One of the best actresses for her age, Ms. McCauley did not play Little Red from the Bernadette Peters movie. It toke quite a while to get use to her new take on the character, but once I did I truly loved it and it was very enjoyable to watch. Her facial expressions are priceless, and she the voice of an angel. Her harmonies with Ms. Earle in "No One is Alone" were some of the best of the night. Ms. McCauley is going places so look out for her.

WOLF/STEWARD (BEN PAPAC):
Mr. Ben Papac has to be winner of the most improved award. I saw Mr. Papac in his earlier stages of performing, and if you were to tell me that he would be playing the wolf in "Into the Woods" just over a year after he started I would have laughed at you in your face. But I was very please with Mr. Papac rendition of "Hello, Little Girl" it was a great and enjoyable number, enhanced more by Ms. McCauley's expressions. I also enjoyed very much his performance as the Steward. It's not much of a part, but he played it very funny as should be played.

GIANT (ANGELA PAPAC):
Being a voice that is only in the second Act, and being just a voice off-stage Ms. Papac played this role very well, and I enjoyed listening to her banter of Jack. It was very funny, and she played the voice of this character very well. Go Ms. Papac!

JACK'S MOTHER (DOROTHY RAMSDELL):
Ms. Ramsdell gave a very convincing performance as Jack's Mother, and her death was truly heart-breaking. I enjoyed her performance, but wished she had been a little less squirly. I mean, that's just an opinion though. I was very pleased with how well her voice fit the part. She sang such songs as the "Prologue" and "Happily Ever After" very beautifully, and you can tell she really controlled Mr. Thomaston.

CINDERELLA'S PRINCE (MICHAEL REEP):
Mr. Reep has got to be one of the most mature actors for his age. Having played such parts as Gaston in "Beauty and the Beast" you would expect to find Cinderella's Prince on his resume, and low and behold you will. Mr. Reep is very funny, and has come very professional comedic timing which just added to his already comedic performance. A really good casting decision was casting him opposite Ms. Earle. He and Ms. Earle have such onstage chemistry it's unreal. Great job Michael on yet another nailed performance.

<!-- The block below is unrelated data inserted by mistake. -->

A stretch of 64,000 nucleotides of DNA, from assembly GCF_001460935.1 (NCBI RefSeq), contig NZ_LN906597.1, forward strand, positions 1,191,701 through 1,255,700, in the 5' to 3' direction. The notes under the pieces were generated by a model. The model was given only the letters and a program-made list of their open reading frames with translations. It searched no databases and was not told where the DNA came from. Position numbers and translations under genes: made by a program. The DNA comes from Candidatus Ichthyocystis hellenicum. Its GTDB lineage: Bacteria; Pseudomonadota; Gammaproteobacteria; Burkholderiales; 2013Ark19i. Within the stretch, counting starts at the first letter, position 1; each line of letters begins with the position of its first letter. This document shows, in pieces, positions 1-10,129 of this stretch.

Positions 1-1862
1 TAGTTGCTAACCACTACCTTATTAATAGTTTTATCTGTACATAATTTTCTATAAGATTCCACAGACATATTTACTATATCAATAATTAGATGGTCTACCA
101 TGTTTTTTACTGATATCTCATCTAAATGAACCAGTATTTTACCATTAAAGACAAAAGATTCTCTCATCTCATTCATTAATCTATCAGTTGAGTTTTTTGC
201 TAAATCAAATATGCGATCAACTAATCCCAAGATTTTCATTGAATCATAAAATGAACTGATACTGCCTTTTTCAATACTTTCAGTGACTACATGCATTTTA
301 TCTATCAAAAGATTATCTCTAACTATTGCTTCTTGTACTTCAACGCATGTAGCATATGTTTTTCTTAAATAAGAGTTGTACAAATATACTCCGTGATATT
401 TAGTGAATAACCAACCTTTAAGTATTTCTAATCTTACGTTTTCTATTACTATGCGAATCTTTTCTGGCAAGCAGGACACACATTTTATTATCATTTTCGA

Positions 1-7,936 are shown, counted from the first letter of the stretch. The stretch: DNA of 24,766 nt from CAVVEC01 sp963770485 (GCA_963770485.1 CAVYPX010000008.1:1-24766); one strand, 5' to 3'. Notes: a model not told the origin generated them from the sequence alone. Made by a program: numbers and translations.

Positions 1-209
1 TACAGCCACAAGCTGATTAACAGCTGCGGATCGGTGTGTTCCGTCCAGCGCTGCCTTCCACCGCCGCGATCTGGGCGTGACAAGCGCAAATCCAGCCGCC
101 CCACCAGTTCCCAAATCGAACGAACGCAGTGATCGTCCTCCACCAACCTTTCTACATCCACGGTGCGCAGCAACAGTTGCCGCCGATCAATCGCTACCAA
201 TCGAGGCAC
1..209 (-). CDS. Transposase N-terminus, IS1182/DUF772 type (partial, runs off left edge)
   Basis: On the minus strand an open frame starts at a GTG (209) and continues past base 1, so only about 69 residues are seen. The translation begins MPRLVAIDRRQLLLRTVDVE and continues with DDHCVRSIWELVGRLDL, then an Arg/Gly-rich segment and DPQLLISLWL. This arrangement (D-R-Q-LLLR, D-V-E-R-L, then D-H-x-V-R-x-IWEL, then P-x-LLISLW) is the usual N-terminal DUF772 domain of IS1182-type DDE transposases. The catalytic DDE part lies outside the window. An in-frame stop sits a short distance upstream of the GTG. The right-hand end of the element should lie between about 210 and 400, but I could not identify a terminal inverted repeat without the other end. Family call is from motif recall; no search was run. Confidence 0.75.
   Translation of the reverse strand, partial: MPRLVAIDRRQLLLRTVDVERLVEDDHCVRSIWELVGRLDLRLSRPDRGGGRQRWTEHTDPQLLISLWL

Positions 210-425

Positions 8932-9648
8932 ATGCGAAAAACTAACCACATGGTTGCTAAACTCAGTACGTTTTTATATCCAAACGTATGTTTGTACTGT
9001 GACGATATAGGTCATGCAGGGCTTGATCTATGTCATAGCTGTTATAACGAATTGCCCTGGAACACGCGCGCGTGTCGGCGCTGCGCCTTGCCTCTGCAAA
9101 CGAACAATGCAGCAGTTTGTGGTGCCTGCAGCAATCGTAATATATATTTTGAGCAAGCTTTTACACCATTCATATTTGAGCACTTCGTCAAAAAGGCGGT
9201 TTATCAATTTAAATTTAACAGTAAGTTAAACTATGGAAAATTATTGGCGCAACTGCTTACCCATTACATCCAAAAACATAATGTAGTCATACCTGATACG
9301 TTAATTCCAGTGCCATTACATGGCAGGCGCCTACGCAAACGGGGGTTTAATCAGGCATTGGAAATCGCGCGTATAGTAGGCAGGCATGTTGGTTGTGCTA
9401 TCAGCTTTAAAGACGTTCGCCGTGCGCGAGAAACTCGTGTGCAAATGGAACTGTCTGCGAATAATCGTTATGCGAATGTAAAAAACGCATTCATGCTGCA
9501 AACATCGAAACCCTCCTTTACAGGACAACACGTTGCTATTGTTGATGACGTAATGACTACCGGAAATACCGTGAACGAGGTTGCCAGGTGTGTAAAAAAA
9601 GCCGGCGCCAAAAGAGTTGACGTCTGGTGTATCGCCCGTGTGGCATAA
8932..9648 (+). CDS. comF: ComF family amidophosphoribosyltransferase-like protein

CINDERELLA'S MOTHER (PAULI REEP):
With very small stage time, Ms. Reep made the most of it. Singing with her beautiful voice you felt the connection between she and Ms. Earle. That's pretty much all I can say of this performance. Ms. Reep's part was very tiny and she spent her time up in a tree, so great job on singing your heart out Ms. Reep.

RAPUNZEL (ANNA KATE SPEARS):
Just let me say this first, Anna Kate Spears can scream. Oh my gosh, the first time she really screams in the show you will jump up in your seat. It's a truly spine curling scream, and her costume looked beautiful on her. Her only vocal line in the show was sung very beautifully, when sung over music. However, when Ms. Spears was not accompanied by music, she was just slightly sharp of the pitch, but this is nothing that anyone will notice unless they truly know music. Ms Spears has shown that she can sing and act, and I can't wait to see more of her in the future.

JACK (CHASE THOMASTON):
Mr. Thomaston is a great actor, and he played the role of Jack very well. I was a little upset that they decided to take the revival direction and casting a younger Jack. I've always loved the original approach of having an adult play Jack, and have him treated like a child, but that's all in preference. Mr. Thomaston is very funny and his stage time with Ms. McCauley was some of the best spent time onstage. "Giants in the Sky" possibly one of the best known songs in the show was sung well, but I had wished his voice was a little higher to hang on to some of those higher notes, and the last not could have been held out longer.

FINALE NOTES ON THE CAST: 4.0
The cast was assembled very well and each character played off each other well. The voices were really great, and they blended well with the occasional missed harmony, but no big I mean come on it's Sondheim. Hardly anyone ever gets it perfect.

Thanks so much Twilight Theatre for doing what a show is meant to do, ENTERTAIN. And I will say I was thoroughly entertained by this production of "Into the Woods." If you have time, please go and see this show. It's 3 hours not wasted.

:)

Just for they record my rating of this is based entirely on the numbers given as we went along.

Thanks,
Bye

CLOSING SOON
Little Shop of Horrors
by Howard Ashman (words) & Alan Menken (music)
Actor's Express
The Robber Bridegroom
by Alfred Uhry (words) and Robert Waldman (music)
Act 3 Productions
NOW PLAYING
Ada and the Memory Engine
by Lauren Gunderson
Essential Theatre
Little Shop of Horrors
by Howard Ashman (words) & Alan Menken (music)
Actor's Express
The Robber Bridegroom
by Alfred Uhry (words) and Robert Waldman (music)
Act 3 Productions
The Spy Who Murdered Me
by Kevin Gillese
Agathas: A Taste of Mystery
The Summer of Our Discontent
by various
Onion Man Productions
Uprooting
by Betty Chaney
Academy Theatre